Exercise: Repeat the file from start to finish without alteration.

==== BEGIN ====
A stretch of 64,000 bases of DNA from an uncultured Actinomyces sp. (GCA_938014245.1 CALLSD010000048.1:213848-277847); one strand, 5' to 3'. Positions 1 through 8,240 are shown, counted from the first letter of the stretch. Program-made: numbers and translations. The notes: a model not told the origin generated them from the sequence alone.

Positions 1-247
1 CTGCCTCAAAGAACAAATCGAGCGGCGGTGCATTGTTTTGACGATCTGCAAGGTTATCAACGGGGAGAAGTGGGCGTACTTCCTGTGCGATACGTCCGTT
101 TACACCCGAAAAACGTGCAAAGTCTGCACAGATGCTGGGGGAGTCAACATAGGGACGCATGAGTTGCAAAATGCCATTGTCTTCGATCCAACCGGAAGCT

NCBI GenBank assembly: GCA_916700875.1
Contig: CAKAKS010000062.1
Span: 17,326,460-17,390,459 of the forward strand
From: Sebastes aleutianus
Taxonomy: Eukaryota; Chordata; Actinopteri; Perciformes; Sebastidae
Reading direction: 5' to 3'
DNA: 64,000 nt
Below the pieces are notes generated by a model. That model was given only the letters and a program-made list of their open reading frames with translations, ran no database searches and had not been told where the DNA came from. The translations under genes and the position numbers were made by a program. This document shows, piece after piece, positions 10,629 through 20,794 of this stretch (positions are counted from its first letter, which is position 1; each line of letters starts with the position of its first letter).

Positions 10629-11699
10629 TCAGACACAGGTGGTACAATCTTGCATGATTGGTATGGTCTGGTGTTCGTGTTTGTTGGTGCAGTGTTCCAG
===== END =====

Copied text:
A stretch of 64,000 bases of DNA from an uncultured Actinomyces sp. (GCA_938014245.1 CALLSD010000048.1:213848-277847); one strand, 5' to 3'. Positions 1 through 8,240 are shown, counted from the first letter of the stretch. Program-made: numbers and translations. The notes: a model not told the origin generated them from the sequence alone.

Positions 1-247
1 CTGCCTCAAAGAACAAATCGAGCGGCGGTGCATTGTTTTGACGATCTGCAAGGTTATCAACGGGGAGAAGTGGGCGTACTTCCTGTGCGATACGTCCGTT
101 TACACCCGAAAAACGTGCAAAGTCTGCACAGATGCTGGGGGAGTCAACATAGGGACGCATGAGTTGCAAAATGCCATTGTCTTCGATCCAACCGGAAGCT

NCBI GenBank assembly: GCA_916700875.1
Contig: CAKAKS010000062.1
Span: 17,326,460-17,390,459 of the forward strand
From: Sebastes aleutianus
Taxonomy: Eukaryota; Chordata; Actinopteri; Perciformes; Sebastidae
Reading direction: 5' to 3'
DNA: 64,000 nt
Below the pieces are notes generated by a model. That model was given only the letters and a program-made list of their open reading frames with translations, ran no database searches and had not been told where the DNA came from. The translations under genes and the position numbers were made by a program. This document shows, piece after piece, positions 10,629 through 20,794 of this stretch (positions are counted from its first letter, which is position 1; each line of letters starts with the position of its first letter).

Positions 10629-11699
10629 TCAGACACAGGTGGTACAATCTTGCATGATTGGTATGGTCTGGTGTTCGTGTTTGTTGGTGCAGTGTTCCAG